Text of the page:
Between Earth and Sky
Amanda Skenandore has hit pay dirt with her debut novel, Between Earth and Sky. At its heart, this luminous book tells a Romeo and Juliet story. But Skenandore’s book is so much more than a simple romance. This novel examines the complex relationship between love and loss, culture and conquest, annihilation and assimilation.
The story begins in 1906 when Alma Mitchell reads in the news that a man she grew up with, Harry Muskrat (Alma knew him as Asku), has been accused of shooting a federal agent and languishes in jail awaiting trial. When she sees this, she immediately convinces her husband, Stewart, a lawyer, to travel to the reservation in an attempt to save Asku. Alma knows Asku could never be guilty of so heinous a crime. She knows because she and Asku grew up together at the missionary school her father ran for Native American children.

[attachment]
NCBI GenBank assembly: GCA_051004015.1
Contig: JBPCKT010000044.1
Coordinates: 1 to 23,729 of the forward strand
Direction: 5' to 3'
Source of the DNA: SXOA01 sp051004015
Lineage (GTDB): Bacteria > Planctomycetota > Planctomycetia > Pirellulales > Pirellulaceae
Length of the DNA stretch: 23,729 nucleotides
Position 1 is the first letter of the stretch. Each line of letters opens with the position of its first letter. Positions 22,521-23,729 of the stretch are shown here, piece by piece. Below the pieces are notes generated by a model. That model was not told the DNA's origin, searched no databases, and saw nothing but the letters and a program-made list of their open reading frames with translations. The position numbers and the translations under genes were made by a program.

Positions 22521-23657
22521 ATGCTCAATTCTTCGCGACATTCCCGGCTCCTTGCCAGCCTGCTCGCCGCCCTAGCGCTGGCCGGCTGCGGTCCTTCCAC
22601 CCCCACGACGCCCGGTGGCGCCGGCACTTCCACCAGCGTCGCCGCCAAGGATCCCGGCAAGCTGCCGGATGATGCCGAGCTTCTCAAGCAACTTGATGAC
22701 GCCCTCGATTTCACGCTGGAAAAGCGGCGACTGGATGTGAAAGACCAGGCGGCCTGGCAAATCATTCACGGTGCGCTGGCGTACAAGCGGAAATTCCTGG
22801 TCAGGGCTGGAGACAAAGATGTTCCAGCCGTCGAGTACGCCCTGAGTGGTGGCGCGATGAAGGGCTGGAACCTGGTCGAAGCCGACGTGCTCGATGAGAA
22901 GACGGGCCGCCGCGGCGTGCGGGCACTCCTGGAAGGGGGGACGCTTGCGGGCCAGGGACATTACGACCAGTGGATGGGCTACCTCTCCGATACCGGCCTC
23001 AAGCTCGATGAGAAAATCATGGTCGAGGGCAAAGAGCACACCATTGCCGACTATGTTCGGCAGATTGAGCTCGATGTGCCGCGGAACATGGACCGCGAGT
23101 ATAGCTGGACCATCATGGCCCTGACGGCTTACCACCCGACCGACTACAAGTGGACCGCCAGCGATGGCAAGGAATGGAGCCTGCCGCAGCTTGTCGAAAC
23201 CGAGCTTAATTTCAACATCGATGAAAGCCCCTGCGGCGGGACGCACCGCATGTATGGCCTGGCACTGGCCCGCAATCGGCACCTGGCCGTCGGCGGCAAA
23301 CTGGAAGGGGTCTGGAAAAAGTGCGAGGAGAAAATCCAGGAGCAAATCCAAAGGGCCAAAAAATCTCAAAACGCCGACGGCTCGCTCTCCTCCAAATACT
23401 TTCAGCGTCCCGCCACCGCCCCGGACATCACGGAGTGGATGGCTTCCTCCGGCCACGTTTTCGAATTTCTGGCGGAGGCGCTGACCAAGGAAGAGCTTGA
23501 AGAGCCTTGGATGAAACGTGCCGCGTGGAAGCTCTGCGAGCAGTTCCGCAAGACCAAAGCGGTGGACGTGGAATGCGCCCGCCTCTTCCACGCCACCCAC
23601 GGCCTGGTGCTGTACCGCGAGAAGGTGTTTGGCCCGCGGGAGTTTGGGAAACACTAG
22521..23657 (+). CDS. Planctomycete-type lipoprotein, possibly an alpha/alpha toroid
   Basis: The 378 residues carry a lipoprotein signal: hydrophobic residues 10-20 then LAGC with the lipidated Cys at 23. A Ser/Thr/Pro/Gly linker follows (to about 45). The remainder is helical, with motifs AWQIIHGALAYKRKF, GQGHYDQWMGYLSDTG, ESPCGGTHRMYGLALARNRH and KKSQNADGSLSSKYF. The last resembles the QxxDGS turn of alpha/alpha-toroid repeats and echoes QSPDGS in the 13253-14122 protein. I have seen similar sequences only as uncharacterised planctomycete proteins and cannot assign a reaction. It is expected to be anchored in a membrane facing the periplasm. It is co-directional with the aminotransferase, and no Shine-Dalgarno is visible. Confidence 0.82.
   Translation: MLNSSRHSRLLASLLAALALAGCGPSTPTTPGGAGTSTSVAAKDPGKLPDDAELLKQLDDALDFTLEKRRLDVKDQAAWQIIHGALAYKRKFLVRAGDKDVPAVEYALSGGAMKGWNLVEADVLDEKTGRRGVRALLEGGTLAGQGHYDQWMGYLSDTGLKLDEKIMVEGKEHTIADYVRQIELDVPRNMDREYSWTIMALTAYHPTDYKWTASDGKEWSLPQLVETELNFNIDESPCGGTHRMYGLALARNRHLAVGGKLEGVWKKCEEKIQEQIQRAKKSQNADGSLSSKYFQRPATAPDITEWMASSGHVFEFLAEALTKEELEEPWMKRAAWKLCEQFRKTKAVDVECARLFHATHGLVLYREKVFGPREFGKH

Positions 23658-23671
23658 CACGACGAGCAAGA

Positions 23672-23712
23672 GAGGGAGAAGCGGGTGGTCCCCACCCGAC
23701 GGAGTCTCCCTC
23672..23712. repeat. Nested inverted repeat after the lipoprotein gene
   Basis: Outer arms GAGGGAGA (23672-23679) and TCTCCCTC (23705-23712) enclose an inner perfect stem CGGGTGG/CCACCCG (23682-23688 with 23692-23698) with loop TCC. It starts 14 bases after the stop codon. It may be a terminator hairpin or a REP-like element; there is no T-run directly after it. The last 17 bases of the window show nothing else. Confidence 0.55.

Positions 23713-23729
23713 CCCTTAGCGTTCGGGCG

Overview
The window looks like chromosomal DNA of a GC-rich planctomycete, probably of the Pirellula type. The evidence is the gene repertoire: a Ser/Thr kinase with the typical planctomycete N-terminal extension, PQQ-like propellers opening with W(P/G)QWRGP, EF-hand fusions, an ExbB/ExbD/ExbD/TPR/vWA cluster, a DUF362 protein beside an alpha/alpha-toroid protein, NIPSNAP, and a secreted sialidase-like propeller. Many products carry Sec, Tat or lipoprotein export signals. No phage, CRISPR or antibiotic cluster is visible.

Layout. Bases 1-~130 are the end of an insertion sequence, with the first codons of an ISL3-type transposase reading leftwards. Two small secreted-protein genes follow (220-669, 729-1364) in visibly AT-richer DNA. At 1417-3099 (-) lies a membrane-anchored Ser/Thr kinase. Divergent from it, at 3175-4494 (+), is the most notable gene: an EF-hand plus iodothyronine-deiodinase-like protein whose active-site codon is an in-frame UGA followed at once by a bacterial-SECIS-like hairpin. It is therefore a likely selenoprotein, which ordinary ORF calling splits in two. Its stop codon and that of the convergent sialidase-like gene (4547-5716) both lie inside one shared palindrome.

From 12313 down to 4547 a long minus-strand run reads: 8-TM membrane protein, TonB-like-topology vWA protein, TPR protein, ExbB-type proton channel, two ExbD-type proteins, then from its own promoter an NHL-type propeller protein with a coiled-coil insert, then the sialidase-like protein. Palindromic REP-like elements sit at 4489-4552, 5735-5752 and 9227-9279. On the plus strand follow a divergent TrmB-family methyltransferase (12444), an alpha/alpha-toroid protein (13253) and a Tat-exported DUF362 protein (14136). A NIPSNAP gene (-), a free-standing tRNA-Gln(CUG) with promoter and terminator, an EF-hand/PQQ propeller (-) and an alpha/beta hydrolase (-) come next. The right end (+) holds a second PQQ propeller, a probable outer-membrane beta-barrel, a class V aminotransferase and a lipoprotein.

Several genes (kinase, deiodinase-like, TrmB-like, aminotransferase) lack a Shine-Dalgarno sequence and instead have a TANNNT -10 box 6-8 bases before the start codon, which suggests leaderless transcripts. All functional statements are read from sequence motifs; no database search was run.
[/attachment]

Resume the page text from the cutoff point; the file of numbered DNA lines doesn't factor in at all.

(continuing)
Returning to her home brings back memories Alma would prefer to keep hidden, both from herself and Stewart. But seeing her old friend behind bars brings Alma’s secret history back with sudden and heart-wrenching clarity. Told in alternating chapters between the present (1906) and Alma’s past, the truth of who Alma really is gradually reveals itself.
One of the typical problems with a “frame” structure is that the storylines are unbalanced, one being more compelling than the other. Not so, here. Each thread of the plot is balanced, past and present holding a graceful tension. As the tale winds its way to the shocking and heartbreaking conclusion, the meticulous writing and the perfect rhythm of the pace combine to create a true work of art.